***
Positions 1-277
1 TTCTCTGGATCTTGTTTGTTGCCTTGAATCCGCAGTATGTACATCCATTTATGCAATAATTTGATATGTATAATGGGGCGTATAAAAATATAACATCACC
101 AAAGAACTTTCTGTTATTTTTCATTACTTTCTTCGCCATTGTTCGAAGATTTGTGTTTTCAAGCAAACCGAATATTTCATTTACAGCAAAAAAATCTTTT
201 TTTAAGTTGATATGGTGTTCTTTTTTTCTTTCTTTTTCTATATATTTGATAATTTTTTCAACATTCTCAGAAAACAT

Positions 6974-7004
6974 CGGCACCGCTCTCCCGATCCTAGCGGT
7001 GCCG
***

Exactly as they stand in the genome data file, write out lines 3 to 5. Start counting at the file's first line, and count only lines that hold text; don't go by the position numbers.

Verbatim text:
101 AAAGAACTTTCTGTTATTTTTCATTACTTTCTTCGCCATTGTTCGAAGATTTGTGTTTTCAAGCAAACCGAATATTTCATTTACAGCAAAAAAATCTTTT
201 TTTAAGTTGATATGGTGTTCTTTTTTTCTTTCTTTTTCTATATATTTGATAATTTTTTCAACATTCTCAGAAAACAT

Positions 6974-7004